What is TEXTILE?

A guide to the definition of Textile, different Types of textile according to the manufacturing processes that make them, structure, characteristics, weight, uses and textile industry trends.


Textiles refer to all fiber-based materials including fibers, thin threads, or filaments that are natural or manufactured or a combination and the things you make with them.

The terms ‘fabrics’ and ‘textiles‘ are often used interchangeably, but they have distinct differences. ‘Fabric’ refers to a material composed of fibers, threads, or yarns that are woven, knitted, or otherwise bonded together to form a sheet of material. On the other hand, the term ‘textile’ encompasses not only fabrics but also the fibers, yarns, and threads that are used in their creation.

Fabrics are created by interlocking these yarns in specific patterns resulting in a length of cloth.

As per the Federal Trade Commission’s website – The term “fiber” or “textile fiber” means a unit of matter which is capable of being spun into a yarn or made into a fabric by bonding or by interlacing in a variety of methods including weaving, knitting, braiding, felting, twisting, or webbing, and which is the basic structural element of textile products.

The word “textile” comes from the Latin word “textilis,” which means “woven” or “to weave.” It is derived from the verb “texere,” which also means “to weave.”

The textile fibers are spun into yarn and then made into fabric by different methods like weaving, knitting, felting. It forms the building block of a garment. So many properties of the fiber, like fiber type, yarn gauge, twist yarns per inch, weave float, and how it is processed and finished, determine the final product.

Difference between fabric and textile ? In a nutshell, a fabric is a type of textile, but not all textiles are fabrics.

Textiles play a vital role in our daily lives. They provide us with clothing, furnish our homes, and serve various industrial applications. They determine the look, feel, and functionality of clothing and other products. Understanding textiles involves learning about their types, manufacturing processes, properties, and uses.

What is textile



Classification of textiles based on different textile fibers

classification of textile fibers - natural fibers and manmade fibers

The fibers that form textiles are of 2 types.You can classify textiles as natural textiles and synthetic textiles.

Main Natural textiles are Cotton, Silk, Denim, Flannel, Hemp, Leather, Linen, Velvet, and Wool; synthetic textiles include Nylon, Polyester, Acetate, Acrylic, Polar fleece, Rayon, and Spandex.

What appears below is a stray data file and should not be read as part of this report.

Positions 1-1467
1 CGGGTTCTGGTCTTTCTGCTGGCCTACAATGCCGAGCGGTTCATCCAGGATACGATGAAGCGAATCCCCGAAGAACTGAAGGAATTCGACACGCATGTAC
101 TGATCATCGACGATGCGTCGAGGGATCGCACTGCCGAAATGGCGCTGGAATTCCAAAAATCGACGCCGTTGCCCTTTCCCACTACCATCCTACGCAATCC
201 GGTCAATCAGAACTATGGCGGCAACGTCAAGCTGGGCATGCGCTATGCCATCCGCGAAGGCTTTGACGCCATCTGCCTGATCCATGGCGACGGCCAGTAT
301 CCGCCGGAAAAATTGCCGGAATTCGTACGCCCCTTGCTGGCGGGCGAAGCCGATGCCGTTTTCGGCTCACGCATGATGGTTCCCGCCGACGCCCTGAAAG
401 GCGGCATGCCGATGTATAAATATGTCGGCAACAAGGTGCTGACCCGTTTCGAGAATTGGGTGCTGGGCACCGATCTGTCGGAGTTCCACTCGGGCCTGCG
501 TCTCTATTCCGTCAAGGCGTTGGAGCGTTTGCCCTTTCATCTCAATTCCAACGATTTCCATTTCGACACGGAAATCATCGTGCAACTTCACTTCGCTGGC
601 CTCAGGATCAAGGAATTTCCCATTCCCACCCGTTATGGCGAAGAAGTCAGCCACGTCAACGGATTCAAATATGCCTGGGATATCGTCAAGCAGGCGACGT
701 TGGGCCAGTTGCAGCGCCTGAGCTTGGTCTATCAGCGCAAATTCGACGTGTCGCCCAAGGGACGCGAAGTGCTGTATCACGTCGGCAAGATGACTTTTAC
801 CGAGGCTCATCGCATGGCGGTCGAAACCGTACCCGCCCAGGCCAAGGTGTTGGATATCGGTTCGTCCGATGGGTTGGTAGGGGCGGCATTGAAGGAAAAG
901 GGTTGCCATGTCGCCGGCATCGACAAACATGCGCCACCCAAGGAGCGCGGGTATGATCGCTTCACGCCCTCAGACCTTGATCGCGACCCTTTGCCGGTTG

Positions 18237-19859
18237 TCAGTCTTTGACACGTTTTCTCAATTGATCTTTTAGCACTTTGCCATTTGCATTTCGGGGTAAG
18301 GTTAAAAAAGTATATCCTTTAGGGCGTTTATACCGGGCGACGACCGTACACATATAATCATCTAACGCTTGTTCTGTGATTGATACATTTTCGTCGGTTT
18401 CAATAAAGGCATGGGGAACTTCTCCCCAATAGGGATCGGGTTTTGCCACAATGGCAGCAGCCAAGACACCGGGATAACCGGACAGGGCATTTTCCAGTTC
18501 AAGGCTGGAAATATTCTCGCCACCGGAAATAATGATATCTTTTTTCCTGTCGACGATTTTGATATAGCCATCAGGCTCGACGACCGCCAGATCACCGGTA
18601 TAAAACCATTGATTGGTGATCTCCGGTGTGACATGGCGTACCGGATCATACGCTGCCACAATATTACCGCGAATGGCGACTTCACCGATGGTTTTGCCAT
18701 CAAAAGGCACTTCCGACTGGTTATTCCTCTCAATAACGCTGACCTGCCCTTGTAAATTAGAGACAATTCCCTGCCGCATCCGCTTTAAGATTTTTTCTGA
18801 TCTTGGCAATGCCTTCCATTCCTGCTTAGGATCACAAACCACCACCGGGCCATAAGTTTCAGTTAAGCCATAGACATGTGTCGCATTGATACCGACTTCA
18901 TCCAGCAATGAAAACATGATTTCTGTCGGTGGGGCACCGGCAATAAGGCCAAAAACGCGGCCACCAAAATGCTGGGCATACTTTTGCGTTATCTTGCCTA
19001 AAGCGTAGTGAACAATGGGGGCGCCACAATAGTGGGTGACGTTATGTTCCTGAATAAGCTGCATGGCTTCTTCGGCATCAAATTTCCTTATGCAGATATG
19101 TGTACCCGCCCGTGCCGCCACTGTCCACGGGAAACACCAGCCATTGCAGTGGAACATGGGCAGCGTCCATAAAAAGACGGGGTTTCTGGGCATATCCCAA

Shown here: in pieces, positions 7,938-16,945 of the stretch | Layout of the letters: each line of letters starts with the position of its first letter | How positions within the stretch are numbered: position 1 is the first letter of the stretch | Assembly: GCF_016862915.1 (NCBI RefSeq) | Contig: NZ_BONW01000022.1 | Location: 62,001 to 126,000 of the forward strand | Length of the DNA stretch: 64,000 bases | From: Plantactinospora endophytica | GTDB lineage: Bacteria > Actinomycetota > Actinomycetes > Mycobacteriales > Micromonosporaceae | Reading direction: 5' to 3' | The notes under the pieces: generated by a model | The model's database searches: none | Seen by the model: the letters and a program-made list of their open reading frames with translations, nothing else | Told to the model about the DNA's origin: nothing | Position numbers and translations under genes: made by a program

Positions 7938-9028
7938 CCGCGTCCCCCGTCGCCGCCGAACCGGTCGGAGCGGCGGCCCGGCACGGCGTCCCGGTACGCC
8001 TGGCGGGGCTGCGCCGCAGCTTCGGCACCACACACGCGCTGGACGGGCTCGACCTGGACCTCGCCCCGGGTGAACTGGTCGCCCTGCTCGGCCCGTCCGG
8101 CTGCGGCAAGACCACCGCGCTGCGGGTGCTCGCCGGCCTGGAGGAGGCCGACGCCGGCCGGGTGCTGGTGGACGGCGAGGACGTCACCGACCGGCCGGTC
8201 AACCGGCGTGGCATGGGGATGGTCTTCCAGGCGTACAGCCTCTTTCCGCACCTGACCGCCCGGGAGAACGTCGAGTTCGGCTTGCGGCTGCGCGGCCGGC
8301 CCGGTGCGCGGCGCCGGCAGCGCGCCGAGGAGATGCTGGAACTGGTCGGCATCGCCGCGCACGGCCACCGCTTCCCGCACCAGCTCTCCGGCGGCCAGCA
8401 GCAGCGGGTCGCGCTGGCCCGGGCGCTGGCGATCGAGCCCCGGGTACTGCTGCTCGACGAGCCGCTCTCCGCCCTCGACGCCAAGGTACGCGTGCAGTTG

• Natural fibers

They are harvested from plants or by shearing animal fur. The most common ones you must know are wool, silk (from animals) cotton, jute, flax (from plants). You can read more on natural fabrics and fibers and animal fibers in detail here.

Hair-bearing animals like silkworms and sheep are shorn of their fur to produce these fibers( wool, silk); Fibers are also extracted from roots, leaves, etc., of plants like cotton, flax, etc. Minerals like asbestos are also used to make fibers.

  • Manufactured fibers ( Man-made fibers)

Major players in the textile industry invest in developing fibers that are economical as well as carry many qualities which are highly desired. These versatile fibers are much in demand and make up almost half of the fiber produced today.

Manufactured fibers consist of the following three types –

1. Regenerated cellulose fibers that are made from a viscous solution of cellulose that is purified wood pulp.
2. Synthetic fibers that are basically chemical raw materials. 
3. Blended fibers, manmade fibers made by blending other manmade fibers or with natural fibers. They are mostly a cross between natural and manmade fibers.


Classification according to Textile making processes

How are textiles made ?

 The manufacturing process of textiles involves various steps that transform raw fibers into finished textile products.

After the fibers are produced, they are made into yarn. Different types of fibers undergo different types of spinning processes to make them into different varieties of yarns. The finished yarn is made into fabric by different methods like weaving & knitting. Other methods like crocheting, felting, laminating, knotting etc are also used.

Production of textiles is woven into the history of their respective regions. Each textile tells a specific original story of the people who made and used them down the centuries. Some of these textiles are no longer in use, or they have lost their commercial importance for several reasons. 

Man has since invented many processes and technologies to produce beautiful textiles with spectacular designs and patterns in the most cost-effective and streamlined ways.

Mass production of textiles with minimum dependence on manual labour has cut down the production cost of textiles and has made most of the textiles affordable for ordinary people like you and me.


This is a process in which loops of fibers are interlocked to form the fabric. Weft knitting involves forming of loops one at a time in a weftways direction. Eg. Purl knit, Interlock, Rib knit.
Warp knitting involves a set of arp yarns which are simultaneously formed into loops. These loops are interlinked by connecting the chains of loops with warp thread which are moved sideways.


This is a process which makes use of heat, pressure and moisture and adhesives to interlock fibers to produce the fabric. Learn more about felting here.